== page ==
Knox is the first African-American painter to create a presidential portrait in 2004. Before becoming a standout portrait artist in the 1980s, he taught art education for many years. Then he became a full-time professional. He has painted Frederick Douglass, Bill Cosby, Hank Aaron, Supreme Court Justice Ruth Bader Ginsburg and U.S. Supreme Court Justice Thurgood Marshall, among many others.
Lawrence was a painter who rose to prominence during the Great Depression. While employed by the Public Works Administration federal art program, he began to contribute 30-plus paintings in his “Migration” series. This series of paintings jump-started his career and made him the first African-American painter to join the Edith Halpert’s Downtown Gallery in 1942.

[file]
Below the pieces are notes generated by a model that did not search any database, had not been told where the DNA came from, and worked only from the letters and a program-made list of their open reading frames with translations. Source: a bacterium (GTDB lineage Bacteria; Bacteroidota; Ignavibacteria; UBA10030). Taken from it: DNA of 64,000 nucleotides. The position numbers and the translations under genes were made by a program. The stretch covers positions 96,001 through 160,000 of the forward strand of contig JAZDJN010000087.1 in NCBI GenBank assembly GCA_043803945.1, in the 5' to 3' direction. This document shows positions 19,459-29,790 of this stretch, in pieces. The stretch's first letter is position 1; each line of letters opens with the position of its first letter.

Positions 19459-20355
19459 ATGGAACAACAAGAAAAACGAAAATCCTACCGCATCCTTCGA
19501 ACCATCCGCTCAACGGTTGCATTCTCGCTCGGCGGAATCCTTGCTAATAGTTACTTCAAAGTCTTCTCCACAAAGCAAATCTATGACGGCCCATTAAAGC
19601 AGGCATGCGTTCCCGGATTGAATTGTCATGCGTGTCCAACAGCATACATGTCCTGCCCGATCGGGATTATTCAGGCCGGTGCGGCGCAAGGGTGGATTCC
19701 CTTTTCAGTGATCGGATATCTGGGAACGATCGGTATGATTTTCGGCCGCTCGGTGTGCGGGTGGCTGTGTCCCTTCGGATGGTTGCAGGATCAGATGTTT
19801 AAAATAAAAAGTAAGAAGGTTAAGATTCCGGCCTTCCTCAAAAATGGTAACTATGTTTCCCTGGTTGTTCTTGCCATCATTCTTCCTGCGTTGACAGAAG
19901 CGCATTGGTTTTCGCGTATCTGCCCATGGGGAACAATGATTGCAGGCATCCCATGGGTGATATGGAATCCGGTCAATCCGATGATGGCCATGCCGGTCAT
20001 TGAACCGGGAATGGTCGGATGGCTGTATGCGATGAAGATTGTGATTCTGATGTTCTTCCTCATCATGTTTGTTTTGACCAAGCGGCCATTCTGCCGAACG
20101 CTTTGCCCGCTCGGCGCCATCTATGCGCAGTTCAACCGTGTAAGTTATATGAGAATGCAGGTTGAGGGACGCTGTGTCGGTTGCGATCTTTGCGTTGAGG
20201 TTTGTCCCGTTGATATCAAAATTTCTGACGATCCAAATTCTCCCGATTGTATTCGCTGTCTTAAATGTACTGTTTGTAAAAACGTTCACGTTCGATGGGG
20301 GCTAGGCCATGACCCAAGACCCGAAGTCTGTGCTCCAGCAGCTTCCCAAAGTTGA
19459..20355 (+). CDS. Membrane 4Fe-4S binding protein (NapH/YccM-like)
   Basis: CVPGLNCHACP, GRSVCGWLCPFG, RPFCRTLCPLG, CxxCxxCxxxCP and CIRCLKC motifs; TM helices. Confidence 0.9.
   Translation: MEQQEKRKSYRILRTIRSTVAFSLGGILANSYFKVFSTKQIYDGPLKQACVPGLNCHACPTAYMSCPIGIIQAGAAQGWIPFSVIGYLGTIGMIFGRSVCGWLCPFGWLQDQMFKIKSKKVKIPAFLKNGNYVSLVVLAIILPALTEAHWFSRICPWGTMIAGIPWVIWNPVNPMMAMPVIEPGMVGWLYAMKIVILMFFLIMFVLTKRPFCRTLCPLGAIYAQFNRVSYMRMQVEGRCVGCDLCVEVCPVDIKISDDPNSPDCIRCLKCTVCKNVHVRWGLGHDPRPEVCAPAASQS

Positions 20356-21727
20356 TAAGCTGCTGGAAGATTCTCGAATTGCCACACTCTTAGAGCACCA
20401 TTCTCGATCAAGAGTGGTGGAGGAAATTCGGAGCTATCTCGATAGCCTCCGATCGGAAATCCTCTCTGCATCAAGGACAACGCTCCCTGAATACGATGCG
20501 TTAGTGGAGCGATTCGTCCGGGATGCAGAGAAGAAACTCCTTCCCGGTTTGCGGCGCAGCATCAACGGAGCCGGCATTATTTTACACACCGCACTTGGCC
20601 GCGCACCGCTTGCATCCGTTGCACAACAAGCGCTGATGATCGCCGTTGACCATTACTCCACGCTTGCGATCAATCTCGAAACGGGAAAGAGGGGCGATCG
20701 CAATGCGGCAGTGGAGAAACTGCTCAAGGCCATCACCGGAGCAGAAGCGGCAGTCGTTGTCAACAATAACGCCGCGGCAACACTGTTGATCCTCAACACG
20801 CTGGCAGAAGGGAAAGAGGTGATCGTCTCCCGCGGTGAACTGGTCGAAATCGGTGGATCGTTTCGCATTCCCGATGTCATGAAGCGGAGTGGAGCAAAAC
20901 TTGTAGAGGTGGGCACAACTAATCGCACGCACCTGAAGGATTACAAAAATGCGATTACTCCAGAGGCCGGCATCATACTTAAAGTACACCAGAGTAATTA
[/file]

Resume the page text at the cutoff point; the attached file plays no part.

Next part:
Pippin was an extremely talented painter who served in World War I as a Harlem hellfighter in France. In combat, he was shot in the arm, and the wound eventually led to his right arm becoming unusable. He overcame that by using both hands to paint. Pippin is most known for his work in the 1940s: “Domino Players” (1943), “Harmonizing” (1944), and “Christ and the Woman of Samaria” (1940).